the air was still, stagnant, heavy, and sound fell dead. They walked as it were in a black vapour wrought of veritable darkness itself that, as it was breathed, brought blindness not only to the eyes but to the mind, so that even the memory of colours and of forms and of any light faded out of thought. Night always had been, and always would be, and night was all.

The darkness in which we find ourselves is not passive in it’s lightlessness; it increases the depth of darkness in our minds and our hearts. And living in that darkness which is itself our enemy, is the mother darkness who wishes to devour us. We must flee but we are blind and trapped. We must see but it is impossible. We are in desperate need of light or not only will we never find the way but we will be consumed.

But what light can be hoped for in this deep shadow?
What brightness could ever penetrate the place we find ourselves?

Well there is a light of all mankind that shines in the darkness. A light that even the deep darkness cannot overcome. The true light that gives light to everyone, a light that descended from the heavens into the very earth and at its approach, the darkness quails.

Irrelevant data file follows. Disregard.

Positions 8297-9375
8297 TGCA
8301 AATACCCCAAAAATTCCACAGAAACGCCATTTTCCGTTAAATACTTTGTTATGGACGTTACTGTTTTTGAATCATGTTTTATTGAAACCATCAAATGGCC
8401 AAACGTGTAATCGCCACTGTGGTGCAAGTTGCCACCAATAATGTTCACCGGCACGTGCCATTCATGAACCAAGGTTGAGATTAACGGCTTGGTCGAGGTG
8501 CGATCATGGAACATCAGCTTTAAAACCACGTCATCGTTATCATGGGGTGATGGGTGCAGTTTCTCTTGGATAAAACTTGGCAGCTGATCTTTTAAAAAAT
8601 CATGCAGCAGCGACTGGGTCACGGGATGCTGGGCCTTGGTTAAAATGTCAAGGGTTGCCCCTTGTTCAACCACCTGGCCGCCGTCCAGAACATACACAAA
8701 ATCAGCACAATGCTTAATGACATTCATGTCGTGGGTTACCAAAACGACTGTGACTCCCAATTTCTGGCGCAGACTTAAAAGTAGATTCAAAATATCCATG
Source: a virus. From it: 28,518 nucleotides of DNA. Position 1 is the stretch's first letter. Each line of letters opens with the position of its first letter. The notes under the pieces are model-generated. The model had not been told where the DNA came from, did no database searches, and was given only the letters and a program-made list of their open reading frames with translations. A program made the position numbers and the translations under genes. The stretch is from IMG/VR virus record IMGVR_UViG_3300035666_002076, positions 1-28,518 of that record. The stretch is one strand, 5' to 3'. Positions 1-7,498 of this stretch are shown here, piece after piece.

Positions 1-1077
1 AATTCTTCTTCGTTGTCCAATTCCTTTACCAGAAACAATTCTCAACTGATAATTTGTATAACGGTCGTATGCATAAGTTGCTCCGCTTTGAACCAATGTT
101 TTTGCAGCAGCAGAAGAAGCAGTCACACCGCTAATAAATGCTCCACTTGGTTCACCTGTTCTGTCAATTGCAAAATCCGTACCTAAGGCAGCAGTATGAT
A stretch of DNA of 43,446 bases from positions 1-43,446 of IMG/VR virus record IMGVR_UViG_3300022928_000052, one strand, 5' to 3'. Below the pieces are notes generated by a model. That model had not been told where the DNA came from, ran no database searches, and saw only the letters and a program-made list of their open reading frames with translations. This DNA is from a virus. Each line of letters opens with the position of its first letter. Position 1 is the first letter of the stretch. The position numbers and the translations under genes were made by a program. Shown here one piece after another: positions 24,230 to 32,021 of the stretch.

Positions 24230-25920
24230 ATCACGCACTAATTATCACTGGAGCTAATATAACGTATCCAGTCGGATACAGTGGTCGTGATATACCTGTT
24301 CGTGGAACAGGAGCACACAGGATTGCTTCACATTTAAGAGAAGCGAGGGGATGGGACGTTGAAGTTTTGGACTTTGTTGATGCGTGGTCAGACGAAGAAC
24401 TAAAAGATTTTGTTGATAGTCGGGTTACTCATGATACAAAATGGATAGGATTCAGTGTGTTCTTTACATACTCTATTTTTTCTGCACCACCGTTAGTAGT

It is not mere narrative: darkness quails!

Admittedly, this is poor exegetical work on John. Nevertheless, given due exegetical time, I would find such delivery compelling. I wish preaching were more like this.

Out of the Silent Planet: Modernism and Malacandra


CS Lewis“To you I may seem a vulgar robber, but I bear on my shoulders the destiny of the human race. Your tribal life with its stone-age weapons and beehive huts, its primitive coracles and elementary social structure, has nothing to compare with our civilization – with our science, medicine and law, our armies, our architecture, our commerce, and our transport system which is rapidly annihilating space and time. Our right to supersede you is the right of the higher over the lower.”

These are the bold words of the scientist Weston, confronting the Oyarsa (the godlike, benevolent leader of Malacandra) at the finale of Lewis’ first installment of his Space Trilogy. When Ransom translates this into Old Solar he simply says that Weston did not consider genocide of the Malacandrians, to further the progress of humanity, to be “bent”, evil or wrong.